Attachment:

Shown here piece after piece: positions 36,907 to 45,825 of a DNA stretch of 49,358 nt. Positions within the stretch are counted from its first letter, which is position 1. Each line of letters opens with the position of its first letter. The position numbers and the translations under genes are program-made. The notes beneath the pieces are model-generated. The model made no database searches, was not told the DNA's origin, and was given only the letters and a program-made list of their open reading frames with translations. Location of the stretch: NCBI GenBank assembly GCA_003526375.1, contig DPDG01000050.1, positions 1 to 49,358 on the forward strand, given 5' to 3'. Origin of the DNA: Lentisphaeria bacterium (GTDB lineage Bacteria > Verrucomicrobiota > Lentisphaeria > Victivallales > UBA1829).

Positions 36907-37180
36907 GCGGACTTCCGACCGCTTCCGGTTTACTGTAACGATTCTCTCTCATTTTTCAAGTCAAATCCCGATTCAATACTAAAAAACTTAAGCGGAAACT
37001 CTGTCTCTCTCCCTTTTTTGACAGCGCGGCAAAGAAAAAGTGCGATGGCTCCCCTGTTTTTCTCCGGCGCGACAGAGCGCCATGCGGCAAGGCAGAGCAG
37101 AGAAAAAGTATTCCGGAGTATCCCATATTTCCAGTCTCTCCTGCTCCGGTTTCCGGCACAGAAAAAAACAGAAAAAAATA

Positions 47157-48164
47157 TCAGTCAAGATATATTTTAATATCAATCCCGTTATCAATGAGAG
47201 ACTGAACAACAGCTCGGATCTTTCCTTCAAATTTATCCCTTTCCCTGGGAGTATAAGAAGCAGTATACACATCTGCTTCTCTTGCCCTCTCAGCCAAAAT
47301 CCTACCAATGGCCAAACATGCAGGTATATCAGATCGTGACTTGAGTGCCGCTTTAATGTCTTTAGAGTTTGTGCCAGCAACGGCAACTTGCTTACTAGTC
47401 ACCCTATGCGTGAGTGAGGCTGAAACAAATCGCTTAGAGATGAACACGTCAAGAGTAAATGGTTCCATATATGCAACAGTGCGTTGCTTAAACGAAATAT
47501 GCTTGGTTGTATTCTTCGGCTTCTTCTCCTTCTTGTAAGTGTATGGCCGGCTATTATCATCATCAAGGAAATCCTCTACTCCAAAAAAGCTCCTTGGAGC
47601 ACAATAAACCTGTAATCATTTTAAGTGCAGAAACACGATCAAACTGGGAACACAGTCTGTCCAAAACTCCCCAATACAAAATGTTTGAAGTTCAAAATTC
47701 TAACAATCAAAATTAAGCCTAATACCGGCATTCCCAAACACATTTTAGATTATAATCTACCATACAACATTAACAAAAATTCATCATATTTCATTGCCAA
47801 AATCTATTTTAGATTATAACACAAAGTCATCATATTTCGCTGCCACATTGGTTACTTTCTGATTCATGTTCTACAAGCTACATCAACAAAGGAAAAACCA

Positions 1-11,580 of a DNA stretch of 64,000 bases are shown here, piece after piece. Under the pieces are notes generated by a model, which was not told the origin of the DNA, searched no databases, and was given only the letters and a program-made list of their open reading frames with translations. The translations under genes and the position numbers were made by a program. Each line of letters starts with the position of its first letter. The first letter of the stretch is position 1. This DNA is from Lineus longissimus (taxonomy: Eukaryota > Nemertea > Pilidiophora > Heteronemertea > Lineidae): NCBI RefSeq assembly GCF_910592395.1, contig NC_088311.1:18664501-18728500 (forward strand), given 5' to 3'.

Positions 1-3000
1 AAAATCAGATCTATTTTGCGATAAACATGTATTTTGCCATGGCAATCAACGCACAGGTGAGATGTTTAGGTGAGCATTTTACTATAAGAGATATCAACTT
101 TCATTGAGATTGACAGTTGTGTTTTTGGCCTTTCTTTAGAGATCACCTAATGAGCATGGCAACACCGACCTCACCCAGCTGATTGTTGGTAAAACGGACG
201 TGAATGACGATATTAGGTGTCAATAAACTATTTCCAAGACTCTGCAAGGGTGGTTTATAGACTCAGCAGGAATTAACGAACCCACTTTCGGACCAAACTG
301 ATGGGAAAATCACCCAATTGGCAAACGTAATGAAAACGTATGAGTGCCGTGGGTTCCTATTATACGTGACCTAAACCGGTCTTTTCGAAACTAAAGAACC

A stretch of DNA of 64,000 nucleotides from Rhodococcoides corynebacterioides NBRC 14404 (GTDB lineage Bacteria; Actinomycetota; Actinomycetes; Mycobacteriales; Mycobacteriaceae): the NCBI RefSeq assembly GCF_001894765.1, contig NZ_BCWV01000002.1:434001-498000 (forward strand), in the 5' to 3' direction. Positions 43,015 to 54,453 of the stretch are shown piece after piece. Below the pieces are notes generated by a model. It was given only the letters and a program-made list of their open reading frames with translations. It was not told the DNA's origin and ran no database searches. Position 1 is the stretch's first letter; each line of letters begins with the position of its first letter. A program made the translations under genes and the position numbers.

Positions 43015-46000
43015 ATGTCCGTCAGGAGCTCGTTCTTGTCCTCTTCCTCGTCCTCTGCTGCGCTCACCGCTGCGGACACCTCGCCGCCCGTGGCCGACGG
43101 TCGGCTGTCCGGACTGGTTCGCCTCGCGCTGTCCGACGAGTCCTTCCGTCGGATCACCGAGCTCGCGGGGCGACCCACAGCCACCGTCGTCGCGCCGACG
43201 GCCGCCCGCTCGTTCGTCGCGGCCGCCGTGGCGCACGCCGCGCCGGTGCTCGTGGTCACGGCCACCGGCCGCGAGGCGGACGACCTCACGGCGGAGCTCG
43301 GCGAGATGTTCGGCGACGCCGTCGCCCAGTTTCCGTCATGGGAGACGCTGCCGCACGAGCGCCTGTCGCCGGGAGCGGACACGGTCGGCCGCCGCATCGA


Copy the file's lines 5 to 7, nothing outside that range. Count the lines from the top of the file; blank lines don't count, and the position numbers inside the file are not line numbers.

37101 AGAAAAAGTATTCCGGAGTATCCCATATTTCCAGTCTCTCCTGCTCCGGTTTCCGGCACAGAAAAAAACAGAAAAAAATA

Positions 47157-48164
47157 TCAGTCAAGATATATTTTAATATCAATCCCGTTATCAATGAGAG